Chimes of the Times

Removal of Courthouse bell
prompts interest in other bells

Madison has several interesting bells
that have unique histories

By Konnie McCollum
Staff Writer

(August 2009) – When the 3,118-pound bell was lowered from atop the Jefferson County Courthouse and onto Madison’s Main Street in the aftermath of the May 20 fire, dozens of people gathered for several hours to take their first look at it. Some took photos of the bell, which had never been seen by today’s generation.
The bell, forged in Cincinnati in 1864, was placed atop the courthouse around 1869 and for many years rang on the hour. But for the past several years, the clock mechanism had been broken and stored in the courthouse basement.
The courthouse bell had gone silent and forgotten. Now that bell has been placed into storage, awaiting the day when it can be cleaned and possibly placed back into use.
The brief public appearance of the courthouse bell has since sparked renewed interest by local historians in other bells around Madison. For many decades, bells, such as the old courthouse treasure, have played a major role in the social and communication network of Madison’s citizens. These bells have alerted residents to fires, weddings, town celebrations and holidays. They have tolled to honor fallen war heroes and old friends. Many of those bells remain housed in churches, firehouses and museums. Some have continued to ring and can be heard sounding their message to those who stop and listen.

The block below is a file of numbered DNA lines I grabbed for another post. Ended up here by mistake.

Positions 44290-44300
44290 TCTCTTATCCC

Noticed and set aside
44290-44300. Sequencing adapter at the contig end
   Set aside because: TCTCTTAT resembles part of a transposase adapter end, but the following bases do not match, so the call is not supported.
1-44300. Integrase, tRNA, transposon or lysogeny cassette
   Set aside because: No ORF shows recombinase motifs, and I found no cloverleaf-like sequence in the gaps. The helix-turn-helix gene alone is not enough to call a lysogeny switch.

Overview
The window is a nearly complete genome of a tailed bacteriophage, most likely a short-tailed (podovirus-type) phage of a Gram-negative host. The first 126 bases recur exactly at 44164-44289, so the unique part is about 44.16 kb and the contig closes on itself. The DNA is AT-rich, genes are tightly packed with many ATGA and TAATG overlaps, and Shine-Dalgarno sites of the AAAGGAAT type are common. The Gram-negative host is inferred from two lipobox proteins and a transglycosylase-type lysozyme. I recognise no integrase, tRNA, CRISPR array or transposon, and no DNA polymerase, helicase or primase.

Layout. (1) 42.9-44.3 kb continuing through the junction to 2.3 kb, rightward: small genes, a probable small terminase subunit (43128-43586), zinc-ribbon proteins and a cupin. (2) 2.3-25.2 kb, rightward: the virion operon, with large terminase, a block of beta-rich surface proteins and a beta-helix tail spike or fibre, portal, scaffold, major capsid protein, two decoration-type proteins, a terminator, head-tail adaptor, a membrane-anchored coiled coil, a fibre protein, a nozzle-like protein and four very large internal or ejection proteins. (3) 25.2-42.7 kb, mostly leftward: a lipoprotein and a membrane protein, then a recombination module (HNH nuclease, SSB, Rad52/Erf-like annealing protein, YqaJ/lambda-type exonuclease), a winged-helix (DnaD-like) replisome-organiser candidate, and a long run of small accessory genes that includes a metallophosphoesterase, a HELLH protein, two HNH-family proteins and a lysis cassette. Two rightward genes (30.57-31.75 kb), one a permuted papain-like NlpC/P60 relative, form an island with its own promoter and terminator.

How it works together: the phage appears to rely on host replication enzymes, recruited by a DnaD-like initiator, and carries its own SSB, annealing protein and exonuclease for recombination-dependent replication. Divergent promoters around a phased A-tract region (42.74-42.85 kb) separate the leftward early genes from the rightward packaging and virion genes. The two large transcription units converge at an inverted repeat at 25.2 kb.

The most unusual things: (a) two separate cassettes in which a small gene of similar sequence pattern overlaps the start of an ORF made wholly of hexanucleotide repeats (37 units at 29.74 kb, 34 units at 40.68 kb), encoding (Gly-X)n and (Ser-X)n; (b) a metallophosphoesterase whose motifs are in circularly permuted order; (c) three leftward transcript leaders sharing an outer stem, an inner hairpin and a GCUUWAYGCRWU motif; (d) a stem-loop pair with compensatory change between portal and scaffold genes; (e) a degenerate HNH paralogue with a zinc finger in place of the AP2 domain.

The history of bells extends back almost to the dawn of civilization, when crude metallic objects were sounded to ward off evil spirits, to alter the weather, or to mark festive occasions.

Mark Cash & Julie Berry

Photos by Don Ward

Jefferson County Commissioners
(from left) Mark Cash and Julie Berry
pose with the Jefferson County
Courthouse bell after it was removed
from the belltower on May 29. The
bell has been placed in storage
until it can be cleaned and
put on display.